You should be able to hear your baby’s heartbeat with a stethoscope during your 20th week of pregnancy. When you’re ready to listen to your baby’s heartbeat make sure you pick a quiet location, lay down, find your babies back by pressing lightly on your abdomen and finally press the stethoscope to your stomach.
One of the most excitement-inducing sounds expecting parents will hear, from the moment they set their eyes on the two colored lines of a positive pregnancy test, is the baby’s heartbeat.
As expecting parents, when should you plan to hear your baby’s heartbeat with a stethoscope?
Not only is listening to the baby’s heartbeat with a stethoscope exciting, but it is also reassuring. It can also help calm any anxieties you may have related to the health of your baby.
You can hear your baby’s heartbeat with a stethoscope after the 20th week. Before 20 weeks of pregnancy, the fetal heartbeat is just too small for you to listen to with a stethoscope.
Where Can I Purchase a Stethoscope?
- Medical Supply Stores
- Drug Stores
Does Quality Matter?
Yes, like everything else, not all stethoscopes are made the same. Before you decide which one to purchase, read the product description and reviews to get one that has high ratings and seems like it will meet your needs.
The most important thing is getting the highest acoustic and audibility quality you can for a reasonable price. Another thing to look for is a stethoscope with a larger tube.
A larger tube will allow the sound to travel to the earpiece quicker than a stethoscope with a smaller tube.
How Do I Use a Stethoscope to Hear my Baby’s Heartbeat?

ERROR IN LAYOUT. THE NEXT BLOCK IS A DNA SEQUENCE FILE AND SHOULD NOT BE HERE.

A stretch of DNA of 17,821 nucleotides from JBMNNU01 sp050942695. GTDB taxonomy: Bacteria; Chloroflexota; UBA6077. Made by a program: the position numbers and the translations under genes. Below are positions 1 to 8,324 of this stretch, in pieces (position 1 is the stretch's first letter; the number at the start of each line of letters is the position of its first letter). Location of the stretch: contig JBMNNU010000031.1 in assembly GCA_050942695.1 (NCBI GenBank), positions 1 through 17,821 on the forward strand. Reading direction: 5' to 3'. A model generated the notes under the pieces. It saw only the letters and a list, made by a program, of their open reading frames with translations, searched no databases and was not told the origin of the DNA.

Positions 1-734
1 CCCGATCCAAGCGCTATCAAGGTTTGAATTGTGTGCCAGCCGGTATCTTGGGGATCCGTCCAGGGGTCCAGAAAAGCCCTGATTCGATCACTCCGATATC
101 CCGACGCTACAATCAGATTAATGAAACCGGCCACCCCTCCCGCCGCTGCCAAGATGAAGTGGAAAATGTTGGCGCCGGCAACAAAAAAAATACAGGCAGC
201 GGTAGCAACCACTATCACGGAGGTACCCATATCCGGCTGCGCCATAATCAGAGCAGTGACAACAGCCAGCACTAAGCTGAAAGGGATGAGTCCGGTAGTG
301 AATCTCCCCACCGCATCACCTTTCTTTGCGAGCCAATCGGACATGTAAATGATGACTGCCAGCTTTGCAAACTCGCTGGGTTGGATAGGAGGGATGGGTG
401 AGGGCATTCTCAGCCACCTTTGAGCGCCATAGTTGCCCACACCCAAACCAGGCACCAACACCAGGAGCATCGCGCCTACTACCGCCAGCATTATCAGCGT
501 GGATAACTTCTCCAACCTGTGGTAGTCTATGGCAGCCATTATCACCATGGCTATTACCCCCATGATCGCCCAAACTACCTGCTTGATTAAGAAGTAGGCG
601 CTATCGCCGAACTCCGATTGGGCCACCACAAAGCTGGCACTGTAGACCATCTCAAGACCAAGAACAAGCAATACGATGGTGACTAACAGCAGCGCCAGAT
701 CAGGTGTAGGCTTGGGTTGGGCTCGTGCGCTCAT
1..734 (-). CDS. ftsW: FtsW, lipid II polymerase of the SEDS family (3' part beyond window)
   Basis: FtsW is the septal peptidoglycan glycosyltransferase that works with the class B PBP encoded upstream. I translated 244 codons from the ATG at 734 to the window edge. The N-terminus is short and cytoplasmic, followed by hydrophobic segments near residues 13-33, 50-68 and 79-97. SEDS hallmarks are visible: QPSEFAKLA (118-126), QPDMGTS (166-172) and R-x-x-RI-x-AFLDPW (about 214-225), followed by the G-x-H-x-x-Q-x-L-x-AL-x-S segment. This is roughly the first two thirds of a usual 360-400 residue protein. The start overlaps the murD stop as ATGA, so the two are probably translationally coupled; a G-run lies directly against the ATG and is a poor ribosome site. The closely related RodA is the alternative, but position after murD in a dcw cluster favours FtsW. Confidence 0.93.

1. Pick a Quiet Location
Find a comfortable spot to sit in a room by yourself. The less background noise, the easier it will be for you to hear your baby’s heartbeat.
Even the sound of the radio and television can be distracting and can muffle the heartbeat, so make sure all devices are turned off or muted.
2. Lay Down
You will want to lie down on a soft surface like the couch or your bed.
3. Find Baby’s Back
The best place to find the fetal heartbeat is your baby’s back. You should be able to find their back by feeling your stomach for a hard, yet smooth section.
Remember that your baby’s position will change, so if you are having trouble finding their back, try again later.
4. Put the Chest Piece on Your Stomach
Once you find the baby’s back, put the stethoscope’s chest piece on this area of your stomach, and begin listening through the earpiece.
Your baby’s heartbeat might even sound like a ticking watch muffled by a pillow. If you cannot hear it, try moving the chest piece up and down slowly and see if you can pick up the heartbeat.
A Normal Heartbeat
In addition to just hearing a heartbeat, you can also listen to your baby to check their fetal heart rate when you use a stethoscope.
According to guidelines set by The American Congress of Obstetricians and Gynecologists, a healthy fetal heart rate should range between 120 and 160 beats per minute.
Even though a standard fetal heart rate caps at 160 beats per minute, it will continue to accelerate to 170 to 200 beats per minute when you are just over two months pregnant (more specifically, the beginning of your 9th week of pregnancy).
After your baby’s fetal heart rate reaches that high level, it will begin to slow back down to normal fetal heart rate levels between 120 and 160 beats per minute.
Another essential thing to note is that both genders have similar fetal heart rate ranges, making things a little easier for parents to learn and remember.
Knowing the normal fetal heart rate range will also help you tell the difference between hearing your own heartbeat or baby’s heartbeat.
What To Do If You Can’t Hear Your Baby?
First of all, don’t go into panic mode as easy as this can be. Listening to your baby’s heartbeat with a stethoscope at home is just one method that is certainly not foolproof.
Here are three things that might be affecting your ability to hear your baby’s heartbeat with a stethoscope.
Even though you get into position to use a stethoscope, your little one might not follow suit. Your baby has no clue what is happening, and will not move to help you find them.
It may even seem like you are playing the game “Where’s Waldo,” without being able to look for red, especially when they are still so small.